Philly DA candidate Khan takes swipe at Untermeyer in new ad

     Joe Khan is pictured with a much younger Barack Obama, a professor of Khan's in law school.

    Joe Khan is pictured with a much younger Barack Obama, a professor of Khan's in law school.

    Philadelphia district attorney candidate Joe Khan has opened his TV ad campaign with a swipe at hisbiggest spending rival in the Democratic primary.

    Khan’s 30-second ad, scheduled to begin airing Sunday, focuses for the first few seconds on Michael Untermeyer, the former prosecutor-now real estate developer who’s invested more than $500,000 into his own campaign.

    “After losing twice as a Republican, millionaire Mike Untermeyer switched parties just to run for DA,” a narrator says as the ad shows Untermeyer’s photo, an image of an elephant, and “GOP” in huge letters.

    Untermeyer ran for district attorney in 2009 and City Council in 2011 as a Republican.

    Before that, he ran for sheriff as a Democrat.

    Most of Khan’s spot is flattering biography and solid Democratic credentials.

    Photos show Khan with his Pakistani father, himself in a Central High football uniform, and him standing with a much younger Barack Obama, a professor of Khan’s in law school.

    Speaking into the camera, Khan promises to “take on Donald Trump” and “stop the unfair prosecution of low-level drug offenders.”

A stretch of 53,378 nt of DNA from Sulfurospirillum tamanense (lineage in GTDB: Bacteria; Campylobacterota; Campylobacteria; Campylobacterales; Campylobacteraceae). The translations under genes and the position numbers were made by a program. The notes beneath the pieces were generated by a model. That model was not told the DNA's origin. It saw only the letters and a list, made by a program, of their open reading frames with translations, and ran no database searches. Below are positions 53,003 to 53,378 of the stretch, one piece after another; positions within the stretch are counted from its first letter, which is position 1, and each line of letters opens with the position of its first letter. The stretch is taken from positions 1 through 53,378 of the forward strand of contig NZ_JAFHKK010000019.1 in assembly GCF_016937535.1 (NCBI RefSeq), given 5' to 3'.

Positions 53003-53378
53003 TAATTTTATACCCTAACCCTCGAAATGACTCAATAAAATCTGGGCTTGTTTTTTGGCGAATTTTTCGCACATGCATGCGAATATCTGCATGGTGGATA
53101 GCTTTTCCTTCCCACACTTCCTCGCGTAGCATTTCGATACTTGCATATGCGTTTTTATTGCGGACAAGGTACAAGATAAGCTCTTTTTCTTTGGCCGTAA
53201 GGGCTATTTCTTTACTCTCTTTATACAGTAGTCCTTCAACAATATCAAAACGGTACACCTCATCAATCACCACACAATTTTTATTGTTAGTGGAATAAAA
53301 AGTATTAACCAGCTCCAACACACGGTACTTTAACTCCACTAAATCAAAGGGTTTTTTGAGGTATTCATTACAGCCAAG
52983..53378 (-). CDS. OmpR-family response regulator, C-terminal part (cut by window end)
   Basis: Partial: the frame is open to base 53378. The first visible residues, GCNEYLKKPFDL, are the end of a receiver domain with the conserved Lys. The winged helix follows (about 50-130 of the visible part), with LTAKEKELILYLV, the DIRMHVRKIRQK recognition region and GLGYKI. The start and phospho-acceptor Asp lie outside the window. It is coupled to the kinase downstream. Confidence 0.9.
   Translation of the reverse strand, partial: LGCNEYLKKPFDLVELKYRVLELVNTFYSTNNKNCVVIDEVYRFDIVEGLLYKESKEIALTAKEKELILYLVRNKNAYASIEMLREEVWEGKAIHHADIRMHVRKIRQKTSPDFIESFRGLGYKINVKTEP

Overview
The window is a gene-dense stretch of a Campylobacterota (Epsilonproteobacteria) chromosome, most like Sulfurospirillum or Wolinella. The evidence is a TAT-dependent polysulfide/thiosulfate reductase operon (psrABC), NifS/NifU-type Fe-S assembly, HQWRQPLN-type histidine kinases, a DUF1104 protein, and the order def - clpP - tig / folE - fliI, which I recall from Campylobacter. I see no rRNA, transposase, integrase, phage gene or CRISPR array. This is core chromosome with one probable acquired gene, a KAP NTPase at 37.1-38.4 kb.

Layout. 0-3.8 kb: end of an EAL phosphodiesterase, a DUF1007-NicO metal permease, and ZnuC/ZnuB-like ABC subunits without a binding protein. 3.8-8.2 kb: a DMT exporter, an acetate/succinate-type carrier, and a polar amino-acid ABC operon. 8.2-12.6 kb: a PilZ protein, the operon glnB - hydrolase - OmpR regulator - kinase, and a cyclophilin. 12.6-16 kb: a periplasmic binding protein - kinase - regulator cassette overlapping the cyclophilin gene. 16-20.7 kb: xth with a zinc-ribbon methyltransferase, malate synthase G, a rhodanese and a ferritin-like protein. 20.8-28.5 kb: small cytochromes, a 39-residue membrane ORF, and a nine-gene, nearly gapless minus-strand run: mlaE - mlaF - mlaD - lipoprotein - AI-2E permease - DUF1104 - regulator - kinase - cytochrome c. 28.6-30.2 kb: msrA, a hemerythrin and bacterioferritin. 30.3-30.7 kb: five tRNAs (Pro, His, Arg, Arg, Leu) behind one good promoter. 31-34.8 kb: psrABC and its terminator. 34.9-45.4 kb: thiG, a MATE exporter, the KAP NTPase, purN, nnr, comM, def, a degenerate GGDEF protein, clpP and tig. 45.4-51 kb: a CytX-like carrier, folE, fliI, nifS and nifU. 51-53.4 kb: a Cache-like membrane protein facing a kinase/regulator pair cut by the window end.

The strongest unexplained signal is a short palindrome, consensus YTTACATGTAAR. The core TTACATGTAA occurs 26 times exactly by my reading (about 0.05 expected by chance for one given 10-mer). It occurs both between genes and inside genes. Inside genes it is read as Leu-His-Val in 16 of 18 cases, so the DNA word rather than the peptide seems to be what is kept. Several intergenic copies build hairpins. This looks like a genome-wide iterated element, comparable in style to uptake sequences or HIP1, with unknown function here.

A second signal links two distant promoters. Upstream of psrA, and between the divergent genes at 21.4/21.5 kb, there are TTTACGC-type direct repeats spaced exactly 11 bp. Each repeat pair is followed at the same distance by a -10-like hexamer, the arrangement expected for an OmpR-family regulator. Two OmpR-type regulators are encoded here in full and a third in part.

Khan’s campaign said it’s made an initial six-figure purchase of TV time for the spot.

    A source familiar with political ad buys tells me the campaign has spent just over $100,000, most of it to run the spot Sunday through Tuesday.

    Khan is the third Democratic candidate to get the benefit of TV advertising.

    Untermeyer’s been running commercials for several weeks, and civil rights attorney Larry Krasner is being promoted in ads run independently by a political committee associated with liberal billionaire George Soros.

    I called the Untermeyer campaign about Khan’s jab, and spokesman Sam Miller offered this response:”Michael Untermeyer has always run as a reformer. Ten years ago, Michael Untermeyer ran as a reform-focused Democrat against a corrupt sheriff. Eight years ago, Michael Untermeyer ran against Seth Williams to reform the district attorney’s office. The district attorney’s office still needs to be reformed, and Michael Untermeyer is the only one with the independence to take on the tough fights and actually fix our broken criminal justice system.”

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